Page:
Intrepid on the Atlantic

Intrepid on the Atlantic

weird history nut

Greetings once again loungers on bar stool of the bar of shame. I have yarn for ya

When one thinks of pirate raids in the pacific, one normally thinks of the great buccaneering days of south America in the 17th century or the brief age of the privateers during the war of south American Independence around 1820 or the few acts of gold fever piracy in the early 1850’s. By the time of 1880 piracy and the great buccaneering raids was well and truly a thing of the past. Or where they?

The peaceful pacific was settling down to a more gentle refined era of neocolonialism and island monarchies. It was the age when the missionaries had tamed the mighty cannibals of the pacific and the reckless beachcomber and pirates were a thing of the past. Hawaii was still a independent kingdom not yet a state of the United States.

View original post 612 more words

Pieces of Eight

 

The Spanish dollar was the basis of the United...

The Spanish dollar was the basis of the United States silver dollar. (Photo credit: Wikipedia)

Aaargh!  Am I the only one who thought pieces of eight were made of gold?

There’s been a lot of pirate talk on the Thrill of the Chase blogs lately, and some pirates have already departed on their quest for the Forrest Fenn treasure hidden somewhere in the Rocky Mountains north of Santa Fe.

English: The two Manila galleons-the "Enc...English: The two Manila galleons-the “Encarnacion” and “Rosario” during the five battles of La Naval de Manila in 1646. Original illustration by John Ryan M. Debil (Photo credit: Wikipedia)

So while I sit patiently in the Midwest trying to decode the clues in the poem, I continue to decorate my mind with new and possibly-never-useful facts.  But then again, Mr. Fenn said nothing is too small to know  (I  still need to find his exact words on that.

 

I. A. Wadsworth 25 cents (twenty-five cents) p...Even though where I grew up “two bits” was not uncommonly used in place of “quarter”, for some reason I always pictured pieces of eight  as heavy gold coins.  Wrong.  The Spanish gold coin was the “scudo” or “escudo” and equaled 16 reales (royals).

English: Spanish doubloon stamped as minted in...English: Spanish doubloon stamped as minted in 1798 (Photo credit: Wikipedia)

 

The Spanish 8 reale coin was silver, and sometimes cut when smaller coins (i.e., a picayune was a half reale) were scarce.  Hence, 2 bits,  four bits, etc.  One bit equaled 12 1/2 cents, which is coincidentally why, up until August of 2000, the New York Stock Exchange reported value changes in eighths.

Wait.  Why base the NY stock market on the value of a Spanish coin?

Well, for starters, the colonies were forbidden, on pain of beheading and/or drawing and quartering, from making their own coins.

Secondly, the Spaniards had been reaping(?) the silver from Mexico to Chile since at least the 15th century.  Spanish “Milled” or “Pillar” dollars were minted in places like Mexico City; Lima, Peru; Santiago, Chile; and, of interest to seekers of the Fenn chest, Santa Fe de Bogota, Columbia.  (Quote: ” …in the mountains north of Santa Fe.”    How far north, some have asked.)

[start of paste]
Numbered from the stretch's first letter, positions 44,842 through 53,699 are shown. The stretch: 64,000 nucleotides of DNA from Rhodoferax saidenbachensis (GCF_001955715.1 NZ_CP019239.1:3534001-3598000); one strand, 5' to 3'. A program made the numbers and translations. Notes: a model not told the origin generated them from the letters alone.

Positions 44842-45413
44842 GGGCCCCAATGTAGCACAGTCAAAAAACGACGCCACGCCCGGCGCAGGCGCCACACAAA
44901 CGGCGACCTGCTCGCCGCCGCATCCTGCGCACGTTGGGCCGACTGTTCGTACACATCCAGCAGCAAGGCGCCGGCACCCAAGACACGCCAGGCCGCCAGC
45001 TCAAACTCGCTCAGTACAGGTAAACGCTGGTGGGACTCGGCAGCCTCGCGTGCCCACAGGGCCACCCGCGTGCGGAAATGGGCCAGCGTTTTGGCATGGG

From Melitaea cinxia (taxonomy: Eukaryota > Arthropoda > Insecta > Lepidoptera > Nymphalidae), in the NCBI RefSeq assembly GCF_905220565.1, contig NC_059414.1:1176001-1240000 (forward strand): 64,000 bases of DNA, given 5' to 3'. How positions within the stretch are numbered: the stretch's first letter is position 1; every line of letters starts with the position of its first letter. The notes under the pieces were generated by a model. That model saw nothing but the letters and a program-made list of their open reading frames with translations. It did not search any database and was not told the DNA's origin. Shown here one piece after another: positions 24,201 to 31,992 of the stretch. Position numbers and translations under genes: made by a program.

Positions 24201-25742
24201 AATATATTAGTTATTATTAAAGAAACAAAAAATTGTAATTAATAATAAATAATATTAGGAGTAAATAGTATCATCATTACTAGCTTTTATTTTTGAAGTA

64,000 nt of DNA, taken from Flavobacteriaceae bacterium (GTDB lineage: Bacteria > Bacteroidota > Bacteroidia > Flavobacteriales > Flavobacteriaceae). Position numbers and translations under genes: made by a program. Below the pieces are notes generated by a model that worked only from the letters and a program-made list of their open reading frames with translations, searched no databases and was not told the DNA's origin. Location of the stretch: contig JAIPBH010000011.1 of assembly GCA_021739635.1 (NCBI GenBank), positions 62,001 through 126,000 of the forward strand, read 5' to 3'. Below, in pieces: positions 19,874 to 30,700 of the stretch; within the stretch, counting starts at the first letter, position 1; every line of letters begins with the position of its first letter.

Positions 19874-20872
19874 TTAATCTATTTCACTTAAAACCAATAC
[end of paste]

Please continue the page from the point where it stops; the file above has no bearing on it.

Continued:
English: Detail of Pillars of Hercules from Ta...

English: Detail of Pillars of Hercules from Ta…

Holy Pompeii Pillars!  I mean, Pillars of Hercules, at the Straights of Gibralter, gateway to the New World, as seen on the obverse of the coins milled in the Americas.

Back to the stock market question.

The Spanish silver dollar/real a de ocho was the most common coin in circulation in 1792 when the NYSE was founded.  That was the same year Congress authorized the first Coinage Act, which established the mint in Philadelphia.  Since it was going to take awhile to ‘print’ a lot of money, Spanish coins were made legal tender in 1793 and remained so until 1857, you know, after the California gold rush filled the coffers.  And new regulations.

Next question:  so why are old reales showing up in fields, clay pots, and creekbanks in Illinois?  Like the 1/2 reales minted in Lima in 1755 and Nuevo Reino de Granada (Santa Fe de Bogota), and the 1702 to 1733 (?) vintage two bit piece.

(Hint:  It’s good to look near really old tavern sites with a metal detector.)

Again, a couple answers.  This was the frontier back in the day.  Even before the War of Independence, the French, Spanish, and Brits were all over the place trying to plant flags and claim what wasn’t theirs.  And up the Mississippi were the Spanish Mines—lead, not gold or silver.

And then, consider the sheer number of reales produced—between 1732 and 1821, 1.3 billion eight reale coins were minted at Mexico City alone.  And they didn’t all make it to Madrid.  The Manilla Galleons took them to Asia, as silver was the only commodity the Chinese accepted in trade.

1748 Seale Map of the Pacific Ocean w- Trade R...1748 Seale Map of the Pacific Ocean w- Trade Routes from Acapulco to Manila – Geographicus – Pacific-seale-1743 (Photo credit: Wikipedia)

 

Shipwrecks.  Pirates.Forrest Fenn's Treasure Chest

“Pizzas at eight!  Pizzas at eight!

So, Dal, maybe you should go back to scuba diving for treasure and leave the Rocky Mountain treasure to us landlubbers.

  Just kidding…..

Related articles

 

Enhanced by Zemanta